Chicago mayor calls the freedom to marry in Illinois a priority
November 14, 2012
Yesterday, Mayor Rahm Emanuel of Chicago said that he would be pushing hard for a bill in the Illinois legislature that would extend the freedom to marry to same-sex couples in Illinois.
He published a letter in The Chicago Sun-Times, explaining that "the time is right" for a legislative push for marriage in Illinois, citing the huge momentum from last week's four historic marriage wins as evidence of a new, amenable climate for the freedom to marry in his state.
In the letter, Emanuel wrote, "Today, we must take the next step on [America's great journey of expanding opportunity and equality] by affording the opportunity to marry to all Americans - and we can continue that march by quickly enacting marriage equality here in Illinois."
"Gays and lesbians are our teachers, our doctors, our police officers, family members, friends and neighbors," he continued, making good on his commitment to our Mayors for the Freedom to Marry coalition, which now includes over 280 mayors committed to fairness for all families. He said, "Honoring their contributions as full members of our society means providing members of the GLBT community with the same rights and freedoms as every other citizen. ... Chicago is a city of different neighborhoods and nationalities, or different religions, races and sexual orientations. ... We are strongest when we are one people, united under the same set of laws, with the same freedoms and responsibilities."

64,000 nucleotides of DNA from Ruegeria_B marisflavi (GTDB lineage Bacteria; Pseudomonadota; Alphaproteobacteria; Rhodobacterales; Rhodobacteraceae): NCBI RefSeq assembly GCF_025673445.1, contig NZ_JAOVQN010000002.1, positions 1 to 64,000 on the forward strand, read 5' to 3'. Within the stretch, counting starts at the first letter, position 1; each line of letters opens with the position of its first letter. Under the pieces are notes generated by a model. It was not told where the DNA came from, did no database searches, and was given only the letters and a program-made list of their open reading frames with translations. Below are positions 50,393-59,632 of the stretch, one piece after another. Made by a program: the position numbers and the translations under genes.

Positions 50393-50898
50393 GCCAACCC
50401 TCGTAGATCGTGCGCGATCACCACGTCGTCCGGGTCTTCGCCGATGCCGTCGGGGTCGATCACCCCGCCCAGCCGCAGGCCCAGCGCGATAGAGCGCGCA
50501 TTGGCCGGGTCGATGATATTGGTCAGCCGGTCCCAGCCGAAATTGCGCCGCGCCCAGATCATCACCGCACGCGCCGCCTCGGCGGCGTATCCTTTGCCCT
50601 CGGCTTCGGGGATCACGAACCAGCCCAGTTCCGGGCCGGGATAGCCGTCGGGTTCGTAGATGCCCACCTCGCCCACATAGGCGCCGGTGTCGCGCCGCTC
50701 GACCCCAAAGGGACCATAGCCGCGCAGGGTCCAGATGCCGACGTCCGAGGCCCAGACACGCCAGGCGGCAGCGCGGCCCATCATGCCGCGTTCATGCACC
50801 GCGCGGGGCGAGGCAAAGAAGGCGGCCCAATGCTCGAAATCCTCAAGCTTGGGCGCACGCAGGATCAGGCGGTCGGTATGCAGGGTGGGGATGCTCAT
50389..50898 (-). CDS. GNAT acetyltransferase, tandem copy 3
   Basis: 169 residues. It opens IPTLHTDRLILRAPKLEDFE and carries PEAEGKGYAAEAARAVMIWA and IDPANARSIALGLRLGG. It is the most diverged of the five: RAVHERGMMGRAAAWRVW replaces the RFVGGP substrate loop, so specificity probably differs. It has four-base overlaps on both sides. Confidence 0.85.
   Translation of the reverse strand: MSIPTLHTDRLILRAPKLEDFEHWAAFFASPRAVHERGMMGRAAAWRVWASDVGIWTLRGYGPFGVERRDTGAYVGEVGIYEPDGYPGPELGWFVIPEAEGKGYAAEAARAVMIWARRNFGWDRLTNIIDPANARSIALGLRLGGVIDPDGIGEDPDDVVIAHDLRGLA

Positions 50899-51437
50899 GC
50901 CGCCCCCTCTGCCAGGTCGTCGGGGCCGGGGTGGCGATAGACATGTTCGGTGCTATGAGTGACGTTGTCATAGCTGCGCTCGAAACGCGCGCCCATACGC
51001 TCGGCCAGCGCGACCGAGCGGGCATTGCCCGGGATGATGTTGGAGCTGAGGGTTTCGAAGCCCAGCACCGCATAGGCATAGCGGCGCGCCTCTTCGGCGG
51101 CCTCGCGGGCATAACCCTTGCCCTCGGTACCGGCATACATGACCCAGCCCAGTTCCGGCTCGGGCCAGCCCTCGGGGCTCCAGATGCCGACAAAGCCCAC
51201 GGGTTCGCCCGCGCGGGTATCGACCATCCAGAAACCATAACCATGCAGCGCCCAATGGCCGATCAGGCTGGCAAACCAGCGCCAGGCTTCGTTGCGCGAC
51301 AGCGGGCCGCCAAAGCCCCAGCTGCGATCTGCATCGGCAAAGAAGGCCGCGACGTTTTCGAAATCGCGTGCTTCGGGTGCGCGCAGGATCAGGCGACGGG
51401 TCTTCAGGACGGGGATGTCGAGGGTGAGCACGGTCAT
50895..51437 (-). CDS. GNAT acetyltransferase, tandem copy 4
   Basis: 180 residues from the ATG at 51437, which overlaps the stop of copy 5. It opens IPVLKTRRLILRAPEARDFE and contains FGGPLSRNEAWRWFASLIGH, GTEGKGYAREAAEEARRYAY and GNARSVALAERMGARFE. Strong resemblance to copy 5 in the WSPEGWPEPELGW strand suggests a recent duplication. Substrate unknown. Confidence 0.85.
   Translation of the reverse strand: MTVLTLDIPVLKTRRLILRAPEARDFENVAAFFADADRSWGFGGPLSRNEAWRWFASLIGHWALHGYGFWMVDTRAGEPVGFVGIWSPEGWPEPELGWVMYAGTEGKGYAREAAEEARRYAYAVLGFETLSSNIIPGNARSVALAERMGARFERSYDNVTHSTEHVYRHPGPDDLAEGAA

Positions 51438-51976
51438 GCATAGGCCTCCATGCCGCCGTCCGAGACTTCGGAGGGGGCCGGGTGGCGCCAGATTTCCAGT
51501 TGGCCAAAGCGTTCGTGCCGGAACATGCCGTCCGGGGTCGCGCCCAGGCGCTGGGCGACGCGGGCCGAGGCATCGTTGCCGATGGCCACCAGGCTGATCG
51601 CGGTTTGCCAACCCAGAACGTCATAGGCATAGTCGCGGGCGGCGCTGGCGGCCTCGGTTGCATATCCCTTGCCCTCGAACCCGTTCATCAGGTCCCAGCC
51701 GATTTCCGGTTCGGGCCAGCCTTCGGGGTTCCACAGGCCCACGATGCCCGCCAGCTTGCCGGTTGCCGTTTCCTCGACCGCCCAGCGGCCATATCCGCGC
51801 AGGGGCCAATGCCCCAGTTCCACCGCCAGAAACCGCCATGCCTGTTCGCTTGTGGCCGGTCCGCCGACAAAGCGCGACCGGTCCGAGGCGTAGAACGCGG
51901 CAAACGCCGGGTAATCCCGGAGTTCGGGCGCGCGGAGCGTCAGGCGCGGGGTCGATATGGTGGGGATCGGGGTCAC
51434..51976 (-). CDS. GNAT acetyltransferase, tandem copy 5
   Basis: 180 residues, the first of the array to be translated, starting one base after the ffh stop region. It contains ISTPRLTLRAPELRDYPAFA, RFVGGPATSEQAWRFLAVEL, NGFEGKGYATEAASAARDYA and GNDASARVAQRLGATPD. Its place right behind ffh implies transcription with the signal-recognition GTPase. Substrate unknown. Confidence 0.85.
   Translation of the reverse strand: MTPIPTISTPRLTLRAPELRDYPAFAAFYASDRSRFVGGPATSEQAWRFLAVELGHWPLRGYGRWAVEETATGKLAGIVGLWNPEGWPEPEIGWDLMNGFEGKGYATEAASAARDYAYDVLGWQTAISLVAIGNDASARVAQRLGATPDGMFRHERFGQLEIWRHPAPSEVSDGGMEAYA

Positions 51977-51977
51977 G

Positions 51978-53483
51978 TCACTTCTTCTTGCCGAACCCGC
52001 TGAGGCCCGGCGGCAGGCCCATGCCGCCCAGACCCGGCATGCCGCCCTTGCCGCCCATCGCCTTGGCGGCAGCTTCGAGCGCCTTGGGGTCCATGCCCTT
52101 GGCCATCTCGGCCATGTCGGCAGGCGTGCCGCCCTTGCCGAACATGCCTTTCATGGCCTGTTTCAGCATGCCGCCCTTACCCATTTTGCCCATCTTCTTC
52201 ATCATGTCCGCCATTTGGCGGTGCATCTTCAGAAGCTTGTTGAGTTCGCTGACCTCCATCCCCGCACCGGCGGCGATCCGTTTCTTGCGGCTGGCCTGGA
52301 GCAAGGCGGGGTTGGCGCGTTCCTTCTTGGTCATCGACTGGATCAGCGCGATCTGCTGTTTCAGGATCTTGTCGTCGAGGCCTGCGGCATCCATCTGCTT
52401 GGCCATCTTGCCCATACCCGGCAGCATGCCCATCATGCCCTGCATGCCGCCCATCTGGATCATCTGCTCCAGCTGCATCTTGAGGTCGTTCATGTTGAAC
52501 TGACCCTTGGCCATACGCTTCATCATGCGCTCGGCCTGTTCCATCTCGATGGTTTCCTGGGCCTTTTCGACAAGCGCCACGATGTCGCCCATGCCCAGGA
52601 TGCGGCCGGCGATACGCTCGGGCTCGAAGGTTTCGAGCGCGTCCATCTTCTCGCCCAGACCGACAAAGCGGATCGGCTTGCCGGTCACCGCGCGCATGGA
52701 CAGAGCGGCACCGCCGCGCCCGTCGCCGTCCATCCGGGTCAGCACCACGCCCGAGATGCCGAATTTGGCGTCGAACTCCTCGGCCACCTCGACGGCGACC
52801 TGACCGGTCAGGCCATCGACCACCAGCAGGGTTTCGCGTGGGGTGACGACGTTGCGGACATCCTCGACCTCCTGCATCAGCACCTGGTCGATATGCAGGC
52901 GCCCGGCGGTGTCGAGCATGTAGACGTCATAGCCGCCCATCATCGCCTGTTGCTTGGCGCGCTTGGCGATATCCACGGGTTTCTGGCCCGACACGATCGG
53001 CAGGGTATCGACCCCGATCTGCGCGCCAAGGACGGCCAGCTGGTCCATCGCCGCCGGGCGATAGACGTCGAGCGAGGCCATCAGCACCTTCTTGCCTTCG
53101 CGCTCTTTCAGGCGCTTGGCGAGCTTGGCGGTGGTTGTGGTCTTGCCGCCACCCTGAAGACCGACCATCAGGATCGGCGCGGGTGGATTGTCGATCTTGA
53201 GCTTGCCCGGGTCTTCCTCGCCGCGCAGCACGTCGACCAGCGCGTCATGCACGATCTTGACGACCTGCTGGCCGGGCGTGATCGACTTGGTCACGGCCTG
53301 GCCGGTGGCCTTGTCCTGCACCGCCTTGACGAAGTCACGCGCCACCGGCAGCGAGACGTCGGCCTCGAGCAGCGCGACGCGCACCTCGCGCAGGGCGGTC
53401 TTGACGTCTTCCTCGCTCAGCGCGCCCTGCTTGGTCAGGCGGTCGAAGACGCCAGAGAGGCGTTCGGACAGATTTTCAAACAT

Currently, same-sex couples in Illinois are permitted to join together in civil unions, and in the past year, 5,000 couples have seen their relationships recognized by the state in this capacity. Civil unions offer some - but not all - of the protections that marriage affords, and this year, even couples with civil unions have seen their relationships misunderstood, disrespected, and treated as something significantly less than marriage. Despite the legal and economic benefits that civil unions afford, only the freedom to marry can truly protect all same-sex couples and their families.
In September, a poll demonstrated that nearly 44 percent of respondents in Illinois said they support marriage for same-sex couples, while only 20 percent of people said they believe same-sex couples should not have any access to any form of family status. That marks a significnat jump from 2010, when the same polling organization found only 33 percent of Illinois residents supporting marriage for same-sex couples.